In the U.S., California’s system of school finance is highly regulated and prescriptive. A large share of state funding is allocated through categorical programs; that is, programs whose funding is contingent on districts using the money in a particular way or for a particular purpose.
In 2008–09, the strings were taken off 40 of those programs, collectively known as the “Tier 3″ programs, as part of a budget deal that also reduced the funding for those programs. In this RAND technical report, author Jennifer Imazeki gathers evidence about how districts have responded to this fiscal freedom, particularly how resource allocations are made at the district level and what specific changes districts have made in their allocations.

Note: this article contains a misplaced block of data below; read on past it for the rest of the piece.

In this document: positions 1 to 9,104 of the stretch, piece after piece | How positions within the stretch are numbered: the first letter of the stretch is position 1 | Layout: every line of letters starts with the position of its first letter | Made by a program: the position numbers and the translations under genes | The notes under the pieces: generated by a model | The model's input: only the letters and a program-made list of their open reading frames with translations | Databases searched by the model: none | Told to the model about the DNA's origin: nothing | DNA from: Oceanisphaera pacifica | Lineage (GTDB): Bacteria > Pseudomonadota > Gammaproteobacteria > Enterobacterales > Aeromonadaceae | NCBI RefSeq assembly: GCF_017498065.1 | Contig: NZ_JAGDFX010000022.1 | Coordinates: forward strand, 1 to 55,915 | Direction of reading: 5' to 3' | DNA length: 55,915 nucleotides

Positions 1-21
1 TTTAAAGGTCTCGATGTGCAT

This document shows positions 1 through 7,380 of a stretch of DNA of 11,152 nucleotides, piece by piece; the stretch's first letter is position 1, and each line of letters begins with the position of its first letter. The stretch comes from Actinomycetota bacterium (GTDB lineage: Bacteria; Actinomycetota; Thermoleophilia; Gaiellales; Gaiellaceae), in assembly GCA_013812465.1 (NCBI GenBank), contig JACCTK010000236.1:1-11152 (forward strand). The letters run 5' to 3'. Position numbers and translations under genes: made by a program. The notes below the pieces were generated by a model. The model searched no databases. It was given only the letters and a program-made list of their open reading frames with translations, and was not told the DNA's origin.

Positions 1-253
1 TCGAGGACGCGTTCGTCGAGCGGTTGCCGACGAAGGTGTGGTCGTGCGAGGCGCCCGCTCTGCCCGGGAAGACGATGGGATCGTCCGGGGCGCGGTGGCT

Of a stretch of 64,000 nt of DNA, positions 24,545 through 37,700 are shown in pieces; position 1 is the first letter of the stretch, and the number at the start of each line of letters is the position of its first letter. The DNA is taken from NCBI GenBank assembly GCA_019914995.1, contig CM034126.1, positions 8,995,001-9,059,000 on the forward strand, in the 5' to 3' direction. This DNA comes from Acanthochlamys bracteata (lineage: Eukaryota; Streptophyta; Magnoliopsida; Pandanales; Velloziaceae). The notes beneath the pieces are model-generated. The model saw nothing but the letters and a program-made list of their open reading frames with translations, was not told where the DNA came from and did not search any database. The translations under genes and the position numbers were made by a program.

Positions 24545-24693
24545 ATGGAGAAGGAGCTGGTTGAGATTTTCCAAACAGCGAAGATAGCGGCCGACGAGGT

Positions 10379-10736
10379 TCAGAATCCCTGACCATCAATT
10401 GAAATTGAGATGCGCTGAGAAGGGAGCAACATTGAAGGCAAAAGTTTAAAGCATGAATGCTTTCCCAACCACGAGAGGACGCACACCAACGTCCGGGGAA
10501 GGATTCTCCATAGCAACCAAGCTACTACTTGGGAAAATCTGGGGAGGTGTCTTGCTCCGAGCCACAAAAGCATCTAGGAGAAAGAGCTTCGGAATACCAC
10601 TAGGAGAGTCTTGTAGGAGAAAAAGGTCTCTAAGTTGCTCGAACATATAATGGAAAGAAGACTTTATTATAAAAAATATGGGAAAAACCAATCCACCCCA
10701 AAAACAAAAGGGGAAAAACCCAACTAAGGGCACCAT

Although concerns have been raised that those districts with relatively more Tier 3 funding have been disproportionately affected by the state’s budget crisis, the data show that districts with more Tier 3 funding lost a similar share of their budget as other districts (although that represents larger per-pupil dollar amounts). Furthermore, so far and on average, districts do not appear to be making large-scale changes in how they are spending their money.